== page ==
Therefore, the trial court did not abuse his discretion by excluding the testimony of this expert. This court will not reverse such an exercise of discretion regarding the qualifications of an expert witness unless it has been manifestly abused. (Galluccio v. Hertz Corp. (1971), 1 Ill. App. 3d 272, 279-80, 274 N.E.2d 178, appeal denied, 49 Ill. 2d 575.) The qualifications of this expert may have been adequate concerning operation of a national stock exchange but they had no relationship to the problems confronting Lakefront. (Compare Gibson v. Healy Brothers & Co. (1969), 109 Ill. App. 2d 342, 353, 248 N.E.2d 771.) In this instance no purpose would have been served by permitting this expert testimony to be included in the evidence considered by the trial court.
*71Because of our conclusions, as stated above, we need not consider plaintiffs’ contentions regarding laches.
In the case before us, the record certified by the clerk of the circuit court consists of 850 pages. The report of proceedings comprises approximately 1000 pages. The so-called excerpts from the record prepared and filed by counsel for appellants consists simply of a complete photocopy of the entire report of proceedings without including any portion of the clerk’s record. We regard this treatment of the appeal as a complete violation of Rule 342 of the Supreme Court of Illinois. (Ill. Rev. Stat. 1975, ch. 110A, par. 342.) No motion was made by defendants to strike these purported excerpts or to require plaintiffs to comply with the rule. In our opinion, this type of presentation by counsel for plaintiffs is equivalent to complete failure to file an abstract or excerpts which would warrant dismissal of this appeal. See Dunlap v. Marshall Field & Co. (1975), 27 Ill. App. 3d 628, 634, 327 N.E.2d 16.
In any event, the judgment order appealed from is affirmed.
It remains to consider the cross-appeal of defendants in connection with their motion for assessment of costs and attorneys’ fees against plaintiffs. (Ill. Rev. Stat. 1975, ch. 110, par. 41.) It is defendants’ theory here that plaintiffs became fully aware of all of the pertinent facts by discovery procedures and thus ascertained that there was no evidence with which to support charges of conspiracy or misfeasance against defendants. Despite this knowledge plaintiffs persisted in filing their third amended complaint which alleged that defendants were guilty of conspiracy, had acquired stock in Lakefront by improper methods and had prevented others from acquiring such stock. Plaintiffs cite Ready v. Ready (1961), 33 Ill. App. 2d 145, 178 N.E.2d 650, as pointing out that section 41 of the Civil Practice Act provides a method for redress against litigants who plead false or frivolous matters and thereby place the burden and expense of defense upon their opponents.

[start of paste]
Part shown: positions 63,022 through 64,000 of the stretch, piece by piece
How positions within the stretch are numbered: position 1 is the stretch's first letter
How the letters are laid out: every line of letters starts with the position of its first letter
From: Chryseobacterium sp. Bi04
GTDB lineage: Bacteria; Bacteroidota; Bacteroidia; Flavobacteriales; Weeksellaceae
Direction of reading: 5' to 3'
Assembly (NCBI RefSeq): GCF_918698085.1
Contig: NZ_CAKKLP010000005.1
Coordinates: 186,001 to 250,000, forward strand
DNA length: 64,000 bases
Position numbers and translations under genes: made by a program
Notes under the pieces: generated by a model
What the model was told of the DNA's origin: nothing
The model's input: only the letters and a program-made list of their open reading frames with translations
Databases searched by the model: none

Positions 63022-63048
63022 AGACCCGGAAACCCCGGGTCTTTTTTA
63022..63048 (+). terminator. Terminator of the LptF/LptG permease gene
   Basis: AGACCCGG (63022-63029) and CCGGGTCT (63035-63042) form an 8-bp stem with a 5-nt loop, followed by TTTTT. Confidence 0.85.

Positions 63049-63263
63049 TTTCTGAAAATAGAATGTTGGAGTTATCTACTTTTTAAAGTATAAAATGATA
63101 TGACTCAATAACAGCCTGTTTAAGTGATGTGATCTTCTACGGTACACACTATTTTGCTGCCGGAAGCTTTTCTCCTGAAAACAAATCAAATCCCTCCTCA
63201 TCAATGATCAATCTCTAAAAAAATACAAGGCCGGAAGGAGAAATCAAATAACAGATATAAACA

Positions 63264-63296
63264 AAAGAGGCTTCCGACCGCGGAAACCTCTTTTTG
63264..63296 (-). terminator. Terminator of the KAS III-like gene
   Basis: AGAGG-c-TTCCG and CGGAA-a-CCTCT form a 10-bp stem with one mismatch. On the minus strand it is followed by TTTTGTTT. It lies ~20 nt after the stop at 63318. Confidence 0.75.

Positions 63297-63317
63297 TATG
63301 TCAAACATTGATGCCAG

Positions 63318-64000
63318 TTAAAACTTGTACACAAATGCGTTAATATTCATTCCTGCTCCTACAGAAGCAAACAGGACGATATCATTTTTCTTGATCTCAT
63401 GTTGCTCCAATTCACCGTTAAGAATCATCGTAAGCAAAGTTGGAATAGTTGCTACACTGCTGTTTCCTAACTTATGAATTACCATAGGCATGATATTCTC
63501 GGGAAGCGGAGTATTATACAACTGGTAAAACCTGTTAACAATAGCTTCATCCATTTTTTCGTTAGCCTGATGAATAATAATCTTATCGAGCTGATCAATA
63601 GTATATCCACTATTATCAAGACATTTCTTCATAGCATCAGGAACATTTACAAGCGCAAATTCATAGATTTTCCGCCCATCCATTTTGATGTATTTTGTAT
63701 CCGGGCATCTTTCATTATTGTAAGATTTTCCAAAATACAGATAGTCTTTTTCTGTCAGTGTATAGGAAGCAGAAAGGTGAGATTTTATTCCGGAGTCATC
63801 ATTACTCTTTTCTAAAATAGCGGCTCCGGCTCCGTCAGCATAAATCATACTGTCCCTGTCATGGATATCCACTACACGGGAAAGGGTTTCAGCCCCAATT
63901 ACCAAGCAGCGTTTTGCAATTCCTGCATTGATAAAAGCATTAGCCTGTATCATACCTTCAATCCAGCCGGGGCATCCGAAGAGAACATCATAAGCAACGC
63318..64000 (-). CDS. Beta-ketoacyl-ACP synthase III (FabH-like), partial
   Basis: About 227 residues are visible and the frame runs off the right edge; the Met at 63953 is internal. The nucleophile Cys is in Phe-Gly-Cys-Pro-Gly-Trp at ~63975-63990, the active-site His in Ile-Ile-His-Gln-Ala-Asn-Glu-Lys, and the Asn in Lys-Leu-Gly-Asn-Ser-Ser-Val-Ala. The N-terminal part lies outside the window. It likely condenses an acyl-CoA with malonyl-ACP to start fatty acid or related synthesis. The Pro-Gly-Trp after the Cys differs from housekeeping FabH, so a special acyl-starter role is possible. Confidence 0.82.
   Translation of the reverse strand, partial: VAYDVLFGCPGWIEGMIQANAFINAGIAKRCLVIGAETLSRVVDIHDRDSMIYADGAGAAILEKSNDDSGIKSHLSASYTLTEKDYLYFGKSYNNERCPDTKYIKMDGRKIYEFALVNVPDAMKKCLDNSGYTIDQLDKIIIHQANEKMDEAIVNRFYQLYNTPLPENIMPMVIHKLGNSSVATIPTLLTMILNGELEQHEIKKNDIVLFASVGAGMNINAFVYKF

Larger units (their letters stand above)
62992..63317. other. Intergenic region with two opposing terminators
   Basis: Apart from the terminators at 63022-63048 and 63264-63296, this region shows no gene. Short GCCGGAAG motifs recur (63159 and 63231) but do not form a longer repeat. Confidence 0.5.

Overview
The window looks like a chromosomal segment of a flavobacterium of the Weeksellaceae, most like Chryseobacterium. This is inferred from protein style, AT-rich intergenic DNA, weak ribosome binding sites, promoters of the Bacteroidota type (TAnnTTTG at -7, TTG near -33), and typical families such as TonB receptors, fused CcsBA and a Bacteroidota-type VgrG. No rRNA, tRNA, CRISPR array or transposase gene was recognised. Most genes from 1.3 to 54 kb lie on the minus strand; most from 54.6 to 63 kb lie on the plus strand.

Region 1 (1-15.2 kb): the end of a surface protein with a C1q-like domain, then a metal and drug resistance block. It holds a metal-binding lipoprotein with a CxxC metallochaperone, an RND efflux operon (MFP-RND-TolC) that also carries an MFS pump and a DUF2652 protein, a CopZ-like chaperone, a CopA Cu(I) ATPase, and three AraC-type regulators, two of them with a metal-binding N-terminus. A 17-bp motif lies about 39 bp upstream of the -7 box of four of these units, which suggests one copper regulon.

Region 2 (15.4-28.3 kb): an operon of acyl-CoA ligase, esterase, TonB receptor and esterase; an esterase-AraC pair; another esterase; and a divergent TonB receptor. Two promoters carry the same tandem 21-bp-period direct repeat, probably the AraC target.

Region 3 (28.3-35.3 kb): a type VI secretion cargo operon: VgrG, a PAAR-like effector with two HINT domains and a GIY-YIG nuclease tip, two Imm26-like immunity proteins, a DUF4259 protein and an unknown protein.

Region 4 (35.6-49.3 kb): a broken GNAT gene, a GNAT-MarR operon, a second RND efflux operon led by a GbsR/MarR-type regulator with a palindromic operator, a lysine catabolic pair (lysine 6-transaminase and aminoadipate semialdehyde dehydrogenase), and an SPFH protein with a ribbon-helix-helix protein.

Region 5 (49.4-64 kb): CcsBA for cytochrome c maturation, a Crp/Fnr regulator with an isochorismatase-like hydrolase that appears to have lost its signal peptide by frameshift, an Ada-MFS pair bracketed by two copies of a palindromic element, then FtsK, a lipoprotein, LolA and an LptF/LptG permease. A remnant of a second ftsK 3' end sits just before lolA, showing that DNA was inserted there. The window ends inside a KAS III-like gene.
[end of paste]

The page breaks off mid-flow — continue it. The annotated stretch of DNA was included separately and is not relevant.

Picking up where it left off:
In the case before us, defendants filed their motion for taxation of fees on June 4,1975. On September 30,1975, plaintiffs filed a motion to strike defendants’ motion under section 41. The motion to strike averred that the trial court lost jurisdiction to entertain the section 41 motion during pendency of the appeal. Defendants filed a brief in opposition to the plaintiffs’ motion to strike. On October 27,1975, plaintiffs filed a restated and amended motion to strike which also averred alternatively that defendants’ motion did not plead ultimate facts but rather stated bare conclusions which were negated by the failure of the judgment order to find that facts alleged by plaintiffs in their pleadings were untrue or were made in bad faith without reasonable cause. Plaintiffs also filed a brief in support of their motion to strike.